After a virtual-only that 2020 was, thousands flock to Las Vegas for the Black Hat conference. The cream of the infosec, however, should take note. Researchers claim to have found critical vulnerabilities within the IT systems of major casinos around the city of sins.
Hacking-related shenanigans are nothing new in the 24-year long history of the Black Hat event. With thousands of techies in one place, someone’s going to try to hack something eventually. This instance, however, seems different.
Researchers from Reposify, a cybersecurity company, claim to have identified multiple exposures in the IT networks of Las Vegas’s leading casinos. That could be a problem as, before the pandemic, Black Hat attracted around 20 thousand people, many of whom spend their evenings roaming the city where the conference takes place.
Not that attempts to steal data from the casinos should come as a surprise. In the light of multiple multi–million–dollar ransomware attacks, Nevada Gaming Control Board (NGCB) warned casino operators to be prepared for possible cyber-attacks.
We can say with certainty that the types of vulnerabilities discovered had the potential to result in financial losses and exposure of sensitive information including personal information of customers,
company spokesperson told CyberNews.
Researchers claim to have used an External attack surface management (EASM) platform to look for any security issues that might catch attackers’ attention. The search was not in vain. For example, one of the discovered exposures was in the network perimeter of a leading Las Vegas casino.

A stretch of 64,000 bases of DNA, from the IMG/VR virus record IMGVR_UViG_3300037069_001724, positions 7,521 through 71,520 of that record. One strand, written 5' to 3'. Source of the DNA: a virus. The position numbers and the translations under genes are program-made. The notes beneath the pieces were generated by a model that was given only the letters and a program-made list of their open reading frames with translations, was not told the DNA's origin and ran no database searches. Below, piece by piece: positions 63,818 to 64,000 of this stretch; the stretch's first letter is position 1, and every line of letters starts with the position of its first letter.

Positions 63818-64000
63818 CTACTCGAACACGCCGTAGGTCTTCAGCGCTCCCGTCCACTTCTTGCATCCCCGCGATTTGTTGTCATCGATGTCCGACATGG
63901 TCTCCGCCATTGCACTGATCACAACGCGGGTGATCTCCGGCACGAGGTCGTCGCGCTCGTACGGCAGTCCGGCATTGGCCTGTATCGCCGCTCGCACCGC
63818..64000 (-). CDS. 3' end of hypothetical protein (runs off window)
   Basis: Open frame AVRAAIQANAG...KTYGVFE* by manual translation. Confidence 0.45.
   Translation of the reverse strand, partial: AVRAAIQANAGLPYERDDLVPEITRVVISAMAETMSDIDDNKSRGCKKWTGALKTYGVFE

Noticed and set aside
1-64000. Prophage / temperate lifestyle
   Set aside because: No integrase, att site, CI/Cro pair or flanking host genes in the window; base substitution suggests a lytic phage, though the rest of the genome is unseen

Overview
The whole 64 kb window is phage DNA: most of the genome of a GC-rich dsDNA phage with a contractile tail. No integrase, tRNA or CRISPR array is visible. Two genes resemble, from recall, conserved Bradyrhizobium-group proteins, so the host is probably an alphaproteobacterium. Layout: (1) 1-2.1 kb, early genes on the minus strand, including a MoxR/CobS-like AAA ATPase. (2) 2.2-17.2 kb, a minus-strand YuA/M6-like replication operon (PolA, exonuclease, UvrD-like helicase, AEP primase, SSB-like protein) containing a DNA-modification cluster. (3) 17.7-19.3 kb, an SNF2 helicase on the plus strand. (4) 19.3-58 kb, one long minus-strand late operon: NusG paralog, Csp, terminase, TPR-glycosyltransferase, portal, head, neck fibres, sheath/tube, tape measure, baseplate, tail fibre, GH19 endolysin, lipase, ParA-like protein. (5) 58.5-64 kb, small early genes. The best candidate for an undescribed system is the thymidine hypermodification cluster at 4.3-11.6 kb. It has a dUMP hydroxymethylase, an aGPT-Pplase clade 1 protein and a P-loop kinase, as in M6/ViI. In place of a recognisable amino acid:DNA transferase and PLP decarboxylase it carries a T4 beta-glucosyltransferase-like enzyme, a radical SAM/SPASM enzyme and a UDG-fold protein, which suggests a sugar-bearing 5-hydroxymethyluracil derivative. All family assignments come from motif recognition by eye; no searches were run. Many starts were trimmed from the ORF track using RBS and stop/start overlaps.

A stack trace of the casino’s purchasing system allowed researchers to access information about the casino’s backend architecture and other highly sensitive data. Researchers claim that threat actors can leverage exposed stack traces to gain access into a casino’s internal networks.
A different case involved discovering a Microsoft Exchange server with several critical vulnerabilities, researchers assigned to the highest CVSS 10 category. These vulnerabilities allow malicious actors to gain domain administrator rights and execute code attacks in the worst-case scenario. That could potentially wreak havoc in casinos’ internal systems.
“If attackers managed to gain access to this server, which they could easily do by exploiting the several vulnerabilities this server had, they would be able to see all internal and external communications, launch phishing and ransomware attacks, among others,” Repsoify’s spokesperson told CyberNews in an email.
According to the researchers, one of the casinos did not use multi-factor authentication for logging in to a firewall system, leaving a critical part of security open to credential stuffing and brute force attacks.
“We can say with certainty that the types of vulnerabilities discovered had the potential to result in financial losses and exposure of sensitive information including personal information of customers,” the spokesperson explained.
The company could not disclose the names of the affected casinos and did not know whether discovered vulnerabilities were exploited or not. Casinos with holes in their IT systems were informed about the findings of the research.
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